CNRP Activists Stopped From Collecting Thumbprints

Authorities on Thursday began to implement a directive from Phnom Penh City Hall preventing opposition activists from gathering thumbprints in public for an anti-government petition.

CNRP petitioners in seven communes reported being confronted by local authorities, who demanded that they stop collecting thumbprints outside of CNRP offices. Dozens of petitions were seized and one CNRP activist was held for a short time in a commune office before handing over the signatures he had collected, according to Morn Phalla, director of the CNRP’s executive committee in Phnom Penh.

The move by authorities came after municipal governor Pa So­cheatvong sent a letter to the CNRP earlier this week demanding that they refrain from collecting thumbprints at markets, people’s homes and in other public places, saying the practice was disruptive—an order legal experts and human rights defenders say is unconstitutional.

The CNRP plans to collect 3 million thumbprints and submit the petition—which denies the legitimacy of a government that was voted in by a one-party CPP National Assembly on September 24 in the wake of a contested national election—to the U.N. on October 23 to coincide with a mass protest.

“Authorities detained my activist [in Sen Sok district’s Toek Thla commune] and questioned him for 10 to 20 minutes and told activists they are only allowed to collect thumbprints at [CNRP] offices,” Mr. Phalla said, adding that the petitioner handed over about 40 thumbprints they had collected during the day.

Mr. Phalla added that authorities in Sen Sok district’s Samraong, Phnom Penh Thmei, and Toek Thla communes and Russei Keo district’s Tuol Sangke, Russei Keo, Chraing Chamreh II and Koh Dach communes demanded that CNRP petitioners move their activities to their offices, citing the governor’s letter.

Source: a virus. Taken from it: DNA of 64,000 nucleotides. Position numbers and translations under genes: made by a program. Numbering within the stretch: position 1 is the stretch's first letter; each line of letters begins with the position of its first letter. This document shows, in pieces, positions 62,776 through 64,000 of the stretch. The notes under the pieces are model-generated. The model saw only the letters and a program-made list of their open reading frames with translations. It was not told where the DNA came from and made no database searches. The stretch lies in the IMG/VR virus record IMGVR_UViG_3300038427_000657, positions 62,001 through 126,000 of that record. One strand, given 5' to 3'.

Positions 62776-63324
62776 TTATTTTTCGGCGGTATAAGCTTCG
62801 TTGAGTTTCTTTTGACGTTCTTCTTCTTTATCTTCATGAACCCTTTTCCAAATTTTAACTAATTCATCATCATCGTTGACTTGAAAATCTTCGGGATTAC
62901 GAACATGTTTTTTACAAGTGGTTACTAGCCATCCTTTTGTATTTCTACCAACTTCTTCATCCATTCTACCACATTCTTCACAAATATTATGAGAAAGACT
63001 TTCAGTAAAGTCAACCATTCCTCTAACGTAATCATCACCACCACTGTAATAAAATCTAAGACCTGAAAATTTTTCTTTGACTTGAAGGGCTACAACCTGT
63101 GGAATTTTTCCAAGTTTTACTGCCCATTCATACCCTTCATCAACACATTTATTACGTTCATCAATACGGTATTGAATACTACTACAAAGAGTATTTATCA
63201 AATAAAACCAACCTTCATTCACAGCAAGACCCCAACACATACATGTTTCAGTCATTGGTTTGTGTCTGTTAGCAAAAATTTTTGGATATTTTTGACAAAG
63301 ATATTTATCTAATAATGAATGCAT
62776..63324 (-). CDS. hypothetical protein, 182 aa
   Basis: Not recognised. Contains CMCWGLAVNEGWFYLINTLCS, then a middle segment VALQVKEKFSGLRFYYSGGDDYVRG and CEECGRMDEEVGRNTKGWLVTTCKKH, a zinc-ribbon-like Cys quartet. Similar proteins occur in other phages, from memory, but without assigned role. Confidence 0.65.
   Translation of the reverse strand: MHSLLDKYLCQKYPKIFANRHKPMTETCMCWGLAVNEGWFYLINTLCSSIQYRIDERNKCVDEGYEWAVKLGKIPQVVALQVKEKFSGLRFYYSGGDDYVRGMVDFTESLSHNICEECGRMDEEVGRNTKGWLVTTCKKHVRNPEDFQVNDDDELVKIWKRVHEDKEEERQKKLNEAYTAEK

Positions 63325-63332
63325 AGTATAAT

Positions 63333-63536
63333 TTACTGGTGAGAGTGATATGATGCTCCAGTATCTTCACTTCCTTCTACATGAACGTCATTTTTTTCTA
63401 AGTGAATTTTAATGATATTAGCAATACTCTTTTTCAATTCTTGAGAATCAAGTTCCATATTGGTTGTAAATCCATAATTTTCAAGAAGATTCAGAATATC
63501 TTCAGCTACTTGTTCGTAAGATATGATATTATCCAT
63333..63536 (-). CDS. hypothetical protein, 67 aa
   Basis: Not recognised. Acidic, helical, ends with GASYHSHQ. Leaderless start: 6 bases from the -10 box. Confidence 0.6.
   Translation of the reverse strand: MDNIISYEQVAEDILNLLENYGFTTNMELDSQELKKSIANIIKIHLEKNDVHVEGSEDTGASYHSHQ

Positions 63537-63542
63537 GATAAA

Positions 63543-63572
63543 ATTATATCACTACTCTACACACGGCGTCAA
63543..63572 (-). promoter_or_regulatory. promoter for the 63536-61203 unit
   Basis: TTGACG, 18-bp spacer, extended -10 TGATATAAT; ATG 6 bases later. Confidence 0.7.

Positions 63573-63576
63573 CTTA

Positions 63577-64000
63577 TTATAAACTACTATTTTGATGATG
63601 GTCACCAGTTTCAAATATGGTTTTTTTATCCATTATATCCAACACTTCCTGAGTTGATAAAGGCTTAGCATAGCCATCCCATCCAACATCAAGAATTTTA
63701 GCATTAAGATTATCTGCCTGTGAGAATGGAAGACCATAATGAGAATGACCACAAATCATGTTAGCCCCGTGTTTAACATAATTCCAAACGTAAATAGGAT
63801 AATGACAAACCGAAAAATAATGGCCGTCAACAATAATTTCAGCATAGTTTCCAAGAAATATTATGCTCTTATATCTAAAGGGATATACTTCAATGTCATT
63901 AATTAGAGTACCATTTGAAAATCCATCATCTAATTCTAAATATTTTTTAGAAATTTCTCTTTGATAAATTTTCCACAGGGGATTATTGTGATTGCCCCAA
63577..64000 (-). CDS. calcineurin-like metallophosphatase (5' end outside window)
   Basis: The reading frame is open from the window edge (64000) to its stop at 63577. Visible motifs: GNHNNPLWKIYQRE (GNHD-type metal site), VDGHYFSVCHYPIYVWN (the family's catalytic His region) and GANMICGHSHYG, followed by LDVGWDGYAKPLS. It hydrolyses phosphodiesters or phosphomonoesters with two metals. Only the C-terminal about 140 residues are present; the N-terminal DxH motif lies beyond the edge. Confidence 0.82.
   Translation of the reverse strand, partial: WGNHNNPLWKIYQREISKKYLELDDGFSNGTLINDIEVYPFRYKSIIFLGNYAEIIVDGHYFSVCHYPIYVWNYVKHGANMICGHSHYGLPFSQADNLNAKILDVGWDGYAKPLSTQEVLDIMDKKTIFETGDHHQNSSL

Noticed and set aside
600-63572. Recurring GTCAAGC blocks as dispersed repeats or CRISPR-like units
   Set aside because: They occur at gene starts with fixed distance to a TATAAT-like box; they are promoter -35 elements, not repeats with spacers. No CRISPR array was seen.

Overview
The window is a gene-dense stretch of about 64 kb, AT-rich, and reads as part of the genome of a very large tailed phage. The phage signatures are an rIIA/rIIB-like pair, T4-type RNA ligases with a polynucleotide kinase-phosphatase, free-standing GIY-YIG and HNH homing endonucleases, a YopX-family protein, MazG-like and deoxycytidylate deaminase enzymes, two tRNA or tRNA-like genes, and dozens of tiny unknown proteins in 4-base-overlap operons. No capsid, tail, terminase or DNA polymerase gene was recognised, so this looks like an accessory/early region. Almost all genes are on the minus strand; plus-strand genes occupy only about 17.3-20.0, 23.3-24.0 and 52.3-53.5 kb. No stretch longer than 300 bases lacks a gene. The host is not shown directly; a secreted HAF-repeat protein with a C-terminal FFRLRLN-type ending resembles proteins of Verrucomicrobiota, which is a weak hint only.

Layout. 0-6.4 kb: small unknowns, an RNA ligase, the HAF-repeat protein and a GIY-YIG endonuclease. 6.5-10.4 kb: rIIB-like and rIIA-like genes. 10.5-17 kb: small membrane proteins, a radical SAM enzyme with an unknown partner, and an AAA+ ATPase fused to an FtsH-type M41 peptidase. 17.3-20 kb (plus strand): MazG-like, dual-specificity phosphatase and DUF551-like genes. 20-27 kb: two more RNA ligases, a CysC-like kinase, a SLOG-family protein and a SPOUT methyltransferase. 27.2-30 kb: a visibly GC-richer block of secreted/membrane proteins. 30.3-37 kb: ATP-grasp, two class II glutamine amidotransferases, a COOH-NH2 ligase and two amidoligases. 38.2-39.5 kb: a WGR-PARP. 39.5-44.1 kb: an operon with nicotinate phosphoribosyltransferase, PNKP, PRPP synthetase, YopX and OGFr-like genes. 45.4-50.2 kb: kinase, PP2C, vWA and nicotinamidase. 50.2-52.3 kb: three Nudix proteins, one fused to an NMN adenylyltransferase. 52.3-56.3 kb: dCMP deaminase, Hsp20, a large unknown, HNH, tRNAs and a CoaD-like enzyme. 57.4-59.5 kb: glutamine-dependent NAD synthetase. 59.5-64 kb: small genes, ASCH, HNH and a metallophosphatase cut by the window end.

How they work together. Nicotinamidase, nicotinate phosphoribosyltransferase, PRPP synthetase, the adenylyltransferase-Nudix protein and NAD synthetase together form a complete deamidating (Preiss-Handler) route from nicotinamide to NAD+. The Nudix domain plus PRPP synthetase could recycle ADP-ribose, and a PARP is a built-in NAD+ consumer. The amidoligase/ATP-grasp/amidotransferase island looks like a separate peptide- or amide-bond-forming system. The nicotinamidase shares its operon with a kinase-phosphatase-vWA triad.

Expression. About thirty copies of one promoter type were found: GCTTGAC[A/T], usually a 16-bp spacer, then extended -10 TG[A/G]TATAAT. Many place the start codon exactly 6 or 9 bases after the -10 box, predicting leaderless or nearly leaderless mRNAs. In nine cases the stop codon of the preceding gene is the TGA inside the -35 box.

Tuol Sangke commune officials told a vendor and CNRP activist in Tuol Sangke market that she would be banned from selling her wares if she did not stop collecting thumbprints there, Mr. Phalla said, adding that dozens of petitions were also confiscated by authorities at the market.

“This action goes against the laws in the Constitution and it is eliminating people’s rights,” Mr. Phalla said, adding that CNRP activists would continue to spread throughout the city over the next two weeks to collect thumbprints.

Tuol Sangke commune chief Soy Kosal said that he was simply following City Hall orders in deploying local officials to stop the CNRP from petitioning at the local market.

“If [CNRP activists] do this [collect thumbprints] it can affect public order and cause anarchy in public places,” he said.

“There is no law that allows them to get thumbprints in public,” he added.

In fact, there is no stipulation in Cambodia’s legal code that prevents citizens from peacefully lobbying for support of political causes in public places.

Toek Thla commune chief Tann Narin, denied having held a CNRP activist, explaining that he simply brought the petitioner to the commune office to speak with him.

“We took their 35 thumbprints and we kept them, but we did not detain [the CNRP activist], we talked with them and we agreed with each other that he would go back to collect thumbprints at their office,” Mr. Narin said.

“If they go to get thumbprints in public, their activities can make the people surprised and cause chaos,” he added.

In a letter to The Cambodia Daily, the Interior Ministry on Thursday refuted published remarks by opposition spokesman Yim Sovann that City Hall’s directive was unconstitutional, claiming that by publicly petitioning for political support, the CNRP was in fact breaking laws that ensure that election ballots remain secret.

“The lawmakers were selected by the election in a secret vote. Based on this meaning, the activity of the CNRP collecting the thumbprints of people in the public contradicts the spirit and principle of the secret vote,” the letter, signed by Interior Ministry spokesman Lieutenant General Khieu Sopheak, says.

“I think that the activity of collecting thumbprints in public by the CNRP looks like a joke and done without responsibility,” it continues, adding that the CNRP has no mechanism to verify that each thumbprint is unique.

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